I select the sports I visit here at Oxford through a very rigorous process. And by that I mean I pull up the sports catalogue on the official Oxford website and scroll through the various clubs until I find the one that amuses me the most. I’m still hoping to get a visit with the walking team and the korfball team! Once I’ve made my selection, I send out an email to get an invitation to a team practice.
There are a few differences between Daily editor-in-chief-to-be Ed Ngai and I that you should know about. I’m a Sharks fan; he’s a Canucks fan. My team just swept his in the first round of the Stanley Cup Playoffs. I can’t help but write about the NHL right now, but he’s so sick of hockey that he probably won’t even read this column, despite my effort to include (poke fun at?) him in this paragraph.
Everybody’s new favorite Shark is one hell of a hammerhead.
Few NHL players hit like Raffi Torres. Maybe it’s his 6-foot, 225-pound frame, or his puck-hawk instincts, or his penchant for throwing an elbow every time he checks an opponent, but he’s the definition of a hockey player that you hate playing against—and you love to have skating on your side. Plus, he just looks mean.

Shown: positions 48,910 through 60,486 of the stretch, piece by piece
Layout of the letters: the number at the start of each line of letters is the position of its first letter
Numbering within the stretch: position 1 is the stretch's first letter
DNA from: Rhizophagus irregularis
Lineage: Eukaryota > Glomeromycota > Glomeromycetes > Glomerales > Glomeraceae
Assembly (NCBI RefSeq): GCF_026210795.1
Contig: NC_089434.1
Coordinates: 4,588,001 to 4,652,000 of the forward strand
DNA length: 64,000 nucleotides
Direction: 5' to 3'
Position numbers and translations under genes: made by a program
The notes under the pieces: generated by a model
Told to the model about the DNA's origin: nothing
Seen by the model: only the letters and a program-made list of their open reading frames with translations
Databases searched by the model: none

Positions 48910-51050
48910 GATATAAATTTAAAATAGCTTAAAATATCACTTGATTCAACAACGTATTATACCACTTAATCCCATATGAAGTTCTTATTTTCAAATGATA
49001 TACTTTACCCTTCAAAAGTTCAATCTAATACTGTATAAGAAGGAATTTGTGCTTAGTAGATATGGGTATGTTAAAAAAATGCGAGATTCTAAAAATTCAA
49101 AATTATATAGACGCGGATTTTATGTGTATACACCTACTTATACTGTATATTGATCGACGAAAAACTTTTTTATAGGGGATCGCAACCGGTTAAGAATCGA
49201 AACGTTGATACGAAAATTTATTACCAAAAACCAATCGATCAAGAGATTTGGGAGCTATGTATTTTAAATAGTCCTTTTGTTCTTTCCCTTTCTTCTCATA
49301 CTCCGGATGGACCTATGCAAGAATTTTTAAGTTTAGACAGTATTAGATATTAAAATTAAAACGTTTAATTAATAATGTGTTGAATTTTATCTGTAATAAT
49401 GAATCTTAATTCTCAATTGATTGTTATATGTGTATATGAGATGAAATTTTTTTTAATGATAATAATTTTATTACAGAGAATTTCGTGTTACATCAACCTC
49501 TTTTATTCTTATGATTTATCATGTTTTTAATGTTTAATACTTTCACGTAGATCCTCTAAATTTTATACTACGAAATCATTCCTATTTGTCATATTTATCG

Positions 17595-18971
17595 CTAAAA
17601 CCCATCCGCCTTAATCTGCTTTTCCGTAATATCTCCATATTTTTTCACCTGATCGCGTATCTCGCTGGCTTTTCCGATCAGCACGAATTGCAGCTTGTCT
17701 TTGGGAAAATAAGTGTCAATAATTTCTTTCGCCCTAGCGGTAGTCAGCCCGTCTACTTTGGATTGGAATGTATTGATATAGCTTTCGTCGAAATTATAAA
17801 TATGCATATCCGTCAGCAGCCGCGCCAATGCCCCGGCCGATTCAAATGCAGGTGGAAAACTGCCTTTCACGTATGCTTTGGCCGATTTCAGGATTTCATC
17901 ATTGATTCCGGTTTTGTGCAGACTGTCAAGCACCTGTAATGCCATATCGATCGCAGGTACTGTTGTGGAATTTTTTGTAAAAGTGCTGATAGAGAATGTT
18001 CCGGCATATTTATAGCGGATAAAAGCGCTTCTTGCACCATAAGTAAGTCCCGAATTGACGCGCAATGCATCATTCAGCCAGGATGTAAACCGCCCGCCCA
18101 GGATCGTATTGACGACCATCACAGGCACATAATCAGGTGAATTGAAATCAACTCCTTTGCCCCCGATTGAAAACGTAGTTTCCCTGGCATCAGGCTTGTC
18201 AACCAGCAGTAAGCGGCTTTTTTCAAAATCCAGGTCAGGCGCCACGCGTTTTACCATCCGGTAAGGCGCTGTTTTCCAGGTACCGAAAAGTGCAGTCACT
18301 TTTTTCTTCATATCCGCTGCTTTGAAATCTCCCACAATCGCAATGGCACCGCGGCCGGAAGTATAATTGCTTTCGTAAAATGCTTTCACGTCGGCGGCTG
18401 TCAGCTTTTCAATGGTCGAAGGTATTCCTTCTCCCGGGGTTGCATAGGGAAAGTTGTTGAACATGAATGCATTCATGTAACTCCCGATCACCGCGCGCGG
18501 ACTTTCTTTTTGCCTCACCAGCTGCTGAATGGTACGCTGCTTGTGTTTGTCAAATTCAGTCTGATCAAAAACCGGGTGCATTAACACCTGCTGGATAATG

While the Stanford club ice hockey team, which spearheaded the proposal, raised enough funds last year to support a feasibility study of the project, the University declined to conduct such a study, effectively terminating the project.
I had hoped to devote this column to Patrick Marleau, my favorite hockey player, who tied a 96-year-old NHL record last week by scoring multiple goals in the first four games of the season — only to break the streak by scoring just a single, measly goal when I made it to my first Sharks…
What has two legs and skates faster than your average late-night Caltrain? Not an NFL player. What has 32 teeth and isn’t afraid to lose a few of them? Not an NBA pro. What runs at above 100 beats per minute for the most intense two-and-a-half hours in professional sports? Most definitely not an MLB…
The NHL has consistently been the odd black sheep of the “big” American sports leagues. The NFL owns Sundays, the MLB is the official league of “America’s pastime” and the NBA is where amazing happens. The NHL? Truthfully speaking, hockey has lacked a catchphrase in the modern Internet era.
This is hardly a new phenomenon. For a long time, men crying in public was considered a great weakness.